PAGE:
The Delaware version of the Act provides that "[a] written agreement to submit to arbitration any controversy existing at or arising after the effective date of the agreement is valid, enforceable and irrevocable, save upon such grounds as exist at law or in equity for the revocation of any contract...." 10 Del.C. § 5701. In short, the public policy of this state favors the resolution of disputes through arbitration. Pettinaro Constr. Co. v. Harry C. Partridge, Jr., & Sons, Inc., Del.Ch., 408 A.2d 957, 961 (1979). On its face, section 5701 applies to an agreement to arbitrate contained in an insurance policy. Therefore, to avoid enforcement of the arbitration clause, the Grahams must show either that the clear language of section 5701 has been superceded by some other provision of law or that the clause may be revoked under traditional principles of contract law.

First, the Grahams argue that because the statute governing uninsured motorist coverage, 18 Del.C. § 3902, does not explicitly endorse the inclusion of arbitration clauses in policies issued under the statute, any attempt to compel arbitration is contrary to the public policy embodied in section 3902. The Grahams seek to rely upon our recent decision in Frank v. Horizon Assurance Co., Del.Supr., 553 A.2d 1199 (1989). In Frank, we held that an insurer may not limit uninsured motorist coverage by restricting its scope to certain vehicles owned by the insured. Rather, section 3902 mandates that coverage be deemed personal to the insured, regardless of the vehicle he occupies. Thus, Frank stands for the proposition that an insurer may not contract the scope of coverage below the level established by statute. In this case, however, the insurer has not attempted to limit coverage in any way. State Farm has simply specified the means by which policy disputes are to be resolved.[3] The Grahams suggest that an arbitration of their dispute with State Farm would produce a biased result and thus limit their rights under the policy. They assert that arbitration would be "extremely harsh" because State Farm may select one of the arbitrators and because two out of the three arbitrators may impose a binding decision. Far from being unfair, the arbitral mechanism contained in the policy is quite common in the commercial arena and shows no favoritism to either party. Moreover, 10 Del.C. § 5714 provides a judicial remedy when an arbitration has been tainted by "corruption, fraud or other undue means," by "evident partiality," or by other specified forms of misconduct. We believe that this statutory safeguard is sufficient to insure that an arbitration under the policy will be fair to both parties.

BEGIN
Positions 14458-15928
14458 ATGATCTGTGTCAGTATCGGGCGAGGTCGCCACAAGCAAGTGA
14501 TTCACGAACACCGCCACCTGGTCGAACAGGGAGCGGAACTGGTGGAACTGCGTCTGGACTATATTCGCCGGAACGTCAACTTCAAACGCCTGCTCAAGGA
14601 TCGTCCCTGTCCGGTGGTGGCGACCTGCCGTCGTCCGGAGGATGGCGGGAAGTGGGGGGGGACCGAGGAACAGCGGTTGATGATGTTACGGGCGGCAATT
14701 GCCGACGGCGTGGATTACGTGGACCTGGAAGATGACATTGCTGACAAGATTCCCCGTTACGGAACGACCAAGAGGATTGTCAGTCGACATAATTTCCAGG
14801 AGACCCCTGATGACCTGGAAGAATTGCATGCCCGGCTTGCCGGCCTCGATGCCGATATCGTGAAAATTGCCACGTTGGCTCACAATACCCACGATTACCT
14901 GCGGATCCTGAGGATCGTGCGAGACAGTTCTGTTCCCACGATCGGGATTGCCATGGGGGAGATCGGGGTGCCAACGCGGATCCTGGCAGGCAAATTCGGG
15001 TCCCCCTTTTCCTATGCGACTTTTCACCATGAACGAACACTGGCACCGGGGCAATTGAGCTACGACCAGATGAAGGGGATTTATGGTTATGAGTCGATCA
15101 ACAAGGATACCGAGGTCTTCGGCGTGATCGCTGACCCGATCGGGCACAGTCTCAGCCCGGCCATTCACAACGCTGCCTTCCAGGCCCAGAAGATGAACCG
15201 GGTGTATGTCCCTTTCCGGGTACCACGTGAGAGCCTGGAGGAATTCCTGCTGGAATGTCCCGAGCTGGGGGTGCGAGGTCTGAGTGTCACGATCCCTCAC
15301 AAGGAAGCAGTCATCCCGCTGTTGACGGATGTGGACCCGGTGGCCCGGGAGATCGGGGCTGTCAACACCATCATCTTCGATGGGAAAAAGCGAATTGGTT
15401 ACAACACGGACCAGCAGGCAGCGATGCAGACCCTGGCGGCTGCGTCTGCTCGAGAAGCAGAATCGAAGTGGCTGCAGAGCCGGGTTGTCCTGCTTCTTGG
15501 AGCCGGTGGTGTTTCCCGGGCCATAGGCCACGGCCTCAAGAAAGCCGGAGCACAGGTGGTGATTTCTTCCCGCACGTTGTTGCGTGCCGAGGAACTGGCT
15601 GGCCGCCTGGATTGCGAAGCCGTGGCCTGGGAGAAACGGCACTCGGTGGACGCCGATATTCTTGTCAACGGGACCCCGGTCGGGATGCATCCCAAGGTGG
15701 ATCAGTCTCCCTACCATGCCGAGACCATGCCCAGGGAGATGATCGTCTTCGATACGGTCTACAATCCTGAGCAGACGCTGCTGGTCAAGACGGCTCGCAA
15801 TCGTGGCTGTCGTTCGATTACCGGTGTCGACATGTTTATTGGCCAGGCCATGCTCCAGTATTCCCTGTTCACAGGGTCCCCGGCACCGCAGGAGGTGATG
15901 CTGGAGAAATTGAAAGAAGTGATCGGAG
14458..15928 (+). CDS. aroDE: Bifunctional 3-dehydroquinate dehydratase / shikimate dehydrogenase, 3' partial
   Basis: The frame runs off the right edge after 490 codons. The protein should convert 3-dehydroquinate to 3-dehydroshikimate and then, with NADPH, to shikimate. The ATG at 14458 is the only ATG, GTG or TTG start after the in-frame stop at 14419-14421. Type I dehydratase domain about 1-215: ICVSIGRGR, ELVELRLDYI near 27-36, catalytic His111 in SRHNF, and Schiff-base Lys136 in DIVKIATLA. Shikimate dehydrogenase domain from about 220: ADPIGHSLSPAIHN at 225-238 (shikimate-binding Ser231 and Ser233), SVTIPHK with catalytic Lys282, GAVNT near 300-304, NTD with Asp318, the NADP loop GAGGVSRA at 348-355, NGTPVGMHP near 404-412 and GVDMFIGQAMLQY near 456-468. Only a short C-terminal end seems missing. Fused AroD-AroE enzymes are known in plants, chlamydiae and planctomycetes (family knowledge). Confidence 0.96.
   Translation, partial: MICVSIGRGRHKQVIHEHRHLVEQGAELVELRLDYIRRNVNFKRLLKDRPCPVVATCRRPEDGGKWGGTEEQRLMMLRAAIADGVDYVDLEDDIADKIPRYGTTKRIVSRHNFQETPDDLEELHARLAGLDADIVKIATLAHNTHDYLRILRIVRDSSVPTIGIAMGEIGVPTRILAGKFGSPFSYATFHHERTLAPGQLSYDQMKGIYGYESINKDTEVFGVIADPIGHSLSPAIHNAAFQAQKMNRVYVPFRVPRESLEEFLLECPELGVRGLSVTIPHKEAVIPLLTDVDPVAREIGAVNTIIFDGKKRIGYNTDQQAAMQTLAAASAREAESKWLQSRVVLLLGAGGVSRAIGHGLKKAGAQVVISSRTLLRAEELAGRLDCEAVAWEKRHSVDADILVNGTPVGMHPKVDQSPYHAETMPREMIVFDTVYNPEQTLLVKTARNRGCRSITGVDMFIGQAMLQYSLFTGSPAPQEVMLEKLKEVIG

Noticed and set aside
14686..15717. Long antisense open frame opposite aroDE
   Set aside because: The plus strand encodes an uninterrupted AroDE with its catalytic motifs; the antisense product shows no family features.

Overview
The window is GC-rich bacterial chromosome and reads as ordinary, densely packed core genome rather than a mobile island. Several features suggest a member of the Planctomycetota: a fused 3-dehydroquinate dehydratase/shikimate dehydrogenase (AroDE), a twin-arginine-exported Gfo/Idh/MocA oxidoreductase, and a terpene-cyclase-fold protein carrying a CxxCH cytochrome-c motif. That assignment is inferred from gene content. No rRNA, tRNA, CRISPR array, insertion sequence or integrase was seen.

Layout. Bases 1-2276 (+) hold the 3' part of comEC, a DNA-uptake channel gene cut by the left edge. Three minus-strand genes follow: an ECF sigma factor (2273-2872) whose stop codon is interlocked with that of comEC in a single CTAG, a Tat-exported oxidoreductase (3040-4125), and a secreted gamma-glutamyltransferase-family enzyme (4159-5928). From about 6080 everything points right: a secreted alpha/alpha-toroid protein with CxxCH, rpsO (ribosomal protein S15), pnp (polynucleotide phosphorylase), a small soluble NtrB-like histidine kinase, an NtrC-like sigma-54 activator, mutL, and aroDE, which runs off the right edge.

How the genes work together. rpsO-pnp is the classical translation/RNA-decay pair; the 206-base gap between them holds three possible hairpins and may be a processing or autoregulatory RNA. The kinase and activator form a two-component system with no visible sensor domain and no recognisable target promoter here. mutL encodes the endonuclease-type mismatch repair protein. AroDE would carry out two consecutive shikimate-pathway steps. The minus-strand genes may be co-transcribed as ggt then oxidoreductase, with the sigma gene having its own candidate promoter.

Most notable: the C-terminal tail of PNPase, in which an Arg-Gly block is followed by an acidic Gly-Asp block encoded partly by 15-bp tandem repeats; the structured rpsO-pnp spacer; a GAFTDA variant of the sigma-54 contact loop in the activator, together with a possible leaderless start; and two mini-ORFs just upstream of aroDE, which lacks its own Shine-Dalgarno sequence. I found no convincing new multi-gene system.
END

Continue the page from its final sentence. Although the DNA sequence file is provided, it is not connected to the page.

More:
The Grahams also argue that enforcement of the arbitration clause would deprive them of their constitutional right to a jury trial. Del.Const., art. I, § 4. The Delaware Constitution preserves the right to trial by jury as it existed at common law. Fountain v. State, Del.Supr., 275 A.2d 251 (1971); In re Markel, Del.Supr., 254 A.2d 236 (1969). Moreover, we have held in Allstate Ins. Co. v. Spinelli, Del.Supr., 443 *912 A.2d 1286, 1290 (1982) that an action arising under an uninsured motorist policy is an action ex contractu, an action known to the common law. If the parties' dispute were to be tried in the courts of this State, the parties would be entitled to request a jury trial. The availability of a jury trial for dispute resolution is not determinative, however. That right is not absolute but subject to waiver if the parties so intend. Accordingly, we must decide whether the arbitration clause constitutes a valid waiver of the right to a jury trial. We believe that it does.

The Grahams argue that they should not be bound by contract terms to which they did not explicitly assent. They contend that because an insurance policy is a contract of adhesion, it cannot serve as the vehicle for a fully informed waiver. State Farm concedes that the Grahams were never informed of the arbitration clause and received a copy of the policy only after premiums had been paid and coverage had begun. Therefore, it is argued that the arbitration clause may not be enforced against the wishes of the insured.